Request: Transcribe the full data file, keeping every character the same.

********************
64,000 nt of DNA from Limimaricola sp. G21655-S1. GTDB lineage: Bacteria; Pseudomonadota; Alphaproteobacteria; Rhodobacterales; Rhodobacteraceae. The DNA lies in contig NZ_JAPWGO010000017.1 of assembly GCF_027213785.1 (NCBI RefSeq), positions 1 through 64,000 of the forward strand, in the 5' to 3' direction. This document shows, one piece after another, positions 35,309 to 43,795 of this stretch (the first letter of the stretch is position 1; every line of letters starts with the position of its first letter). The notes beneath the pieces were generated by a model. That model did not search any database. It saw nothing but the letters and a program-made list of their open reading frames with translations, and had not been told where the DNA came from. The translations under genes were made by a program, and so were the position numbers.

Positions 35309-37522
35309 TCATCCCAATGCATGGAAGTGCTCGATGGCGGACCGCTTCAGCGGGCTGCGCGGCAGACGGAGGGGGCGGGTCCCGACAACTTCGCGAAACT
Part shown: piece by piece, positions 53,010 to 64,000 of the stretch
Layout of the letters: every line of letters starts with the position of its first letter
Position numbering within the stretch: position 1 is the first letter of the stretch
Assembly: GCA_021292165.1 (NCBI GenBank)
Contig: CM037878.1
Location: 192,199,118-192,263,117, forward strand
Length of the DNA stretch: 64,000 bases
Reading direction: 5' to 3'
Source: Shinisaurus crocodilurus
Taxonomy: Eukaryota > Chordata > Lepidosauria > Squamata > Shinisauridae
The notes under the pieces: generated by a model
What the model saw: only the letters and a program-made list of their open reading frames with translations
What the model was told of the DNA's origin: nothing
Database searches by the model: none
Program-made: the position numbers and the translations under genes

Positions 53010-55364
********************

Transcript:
64,000 nt of DNA from Limimaricola sp. G21655-S1. GTDB lineage: Bacteria; Pseudomonadota; Alphaproteobacteria; Rhodobacterales; Rhodobacteraceae. The DNA lies in contig NZ_JAPWGO010000017.1 of assembly GCF_027213785.1 (NCBI RefSeq), positions 1 through 64,000 of the forward strand, in the 5' to 3' direction. This document shows, one piece after another, positions 35,309 to 43,795 of this stretch (the first letter of the stretch is position 1; every line of letters starts with the position of its first letter). The notes beneath the pieces were generated by a model. That model did not search any database. It saw nothing but the letters and a program-made list of their open reading frames with translations, and had not been told where the DNA came from. The translations under genes were made by a program, and so were the position numbers.

Positions 35309-37522
35309 TCATCCCAATGCATGGAAGTGCTCGATGGCGGACCGCTTCAGCGGGCTGCGCGGCAGACGGAGGGGGCGGGTCCCGACAACTTCGCGAAACT
Part shown: piece by piece, positions 53,010 to 64,000 of the stretch
Layout of the letters: every line of letters starts with the position of its first letter
Position numbering within the stretch: position 1 is the first letter of the stretch
Assembly: GCA_021292165.1 (NCBI GenBank)
Contig: CM037878.1
Location: 192,199,118-192,263,117, forward strand
Length of the DNA stretch: 64,000 bases
Reading direction: 5' to 3'
Source: Shinisaurus crocodilurus
Taxonomy: Eukaryota > Chordata > Lepidosauria > Squamata > Shinisauridae
The notes under the pieces: generated by a model
What the model saw: only the letters and a program-made list of their open reading frames with translations
What the model was told of the DNA's origin: nothing
Database searches by the model: none
Program-made: the position numbers and the translations under genes

Positions 53010-55364